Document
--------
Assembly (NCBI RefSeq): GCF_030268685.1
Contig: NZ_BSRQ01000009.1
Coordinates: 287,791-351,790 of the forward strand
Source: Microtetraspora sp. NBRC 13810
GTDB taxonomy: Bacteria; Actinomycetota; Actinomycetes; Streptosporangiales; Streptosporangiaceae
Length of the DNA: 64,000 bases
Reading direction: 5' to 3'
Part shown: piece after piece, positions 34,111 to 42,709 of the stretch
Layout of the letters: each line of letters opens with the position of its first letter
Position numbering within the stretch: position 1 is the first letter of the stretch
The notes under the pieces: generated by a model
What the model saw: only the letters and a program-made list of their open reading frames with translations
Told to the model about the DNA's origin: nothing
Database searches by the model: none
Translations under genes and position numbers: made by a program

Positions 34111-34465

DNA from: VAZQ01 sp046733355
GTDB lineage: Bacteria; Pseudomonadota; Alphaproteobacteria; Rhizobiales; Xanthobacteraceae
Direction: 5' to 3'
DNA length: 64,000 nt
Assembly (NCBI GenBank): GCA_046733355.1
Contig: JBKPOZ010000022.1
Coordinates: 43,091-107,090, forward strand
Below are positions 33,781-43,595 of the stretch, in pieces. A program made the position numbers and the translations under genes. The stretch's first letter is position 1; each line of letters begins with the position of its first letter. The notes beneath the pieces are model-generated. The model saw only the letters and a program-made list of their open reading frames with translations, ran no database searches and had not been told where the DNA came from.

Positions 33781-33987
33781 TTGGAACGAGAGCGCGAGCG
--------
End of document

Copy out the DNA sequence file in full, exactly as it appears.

Assembly (NCBI RefSeq): GCF_030268685.1
Contig: NZ_BSRQ01000009.1
Coordinates: 287,791-351,790 of the forward strand
Source: Microtetraspora sp. NBRC 13810
GTDB taxonomy: Bacteria; Actinomycetota; Actinomycetes; Streptosporangiales; Streptosporangiaceae
Length of the DNA: 64,000 bases
Reading direction: 5' to 3'
Part shown: piece after piece, positions 34,111 to 42,709 of the stretch
Layout of the letters: each line of letters opens with the position of its first letter
Position numbering within the stretch: position 1 is the first letter of the stretch
The notes under the pieces: generated by a model
What the model saw: only the letters and a program-made list of their open reading frames with translations
Told to the model about the DNA's origin: nothing
Database searches by the model: none
Translations under genes and position numbers: made by a program

Positions 34111-34465

DNA from: VAZQ01 sp046733355
GTDB lineage: Bacteria; Pseudomonadota; Alphaproteobacteria; Rhizobiales; Xanthobacteraceae
Direction: 5' to 3'
DNA length: 64,000 nt
Assembly (NCBI GenBank): GCA_046733355.1
Contig: JBKPOZ010000022.1
Coordinates: 43,091-107,090, forward strand
Below are positions 33,781-43,595 of the stretch, in pieces. A program made the position numbers and the translations under genes. The stretch's first letter is position 1; each line of letters begins with the position of its first letter. The notes beneath the pieces are model-generated. The model saw only the letters and a program-made list of their open reading frames with translations, ran no database searches and had not been told where the DNA came from.

Positions 33781-33987
33781 TTGGAACGAGAGCGCGAGCG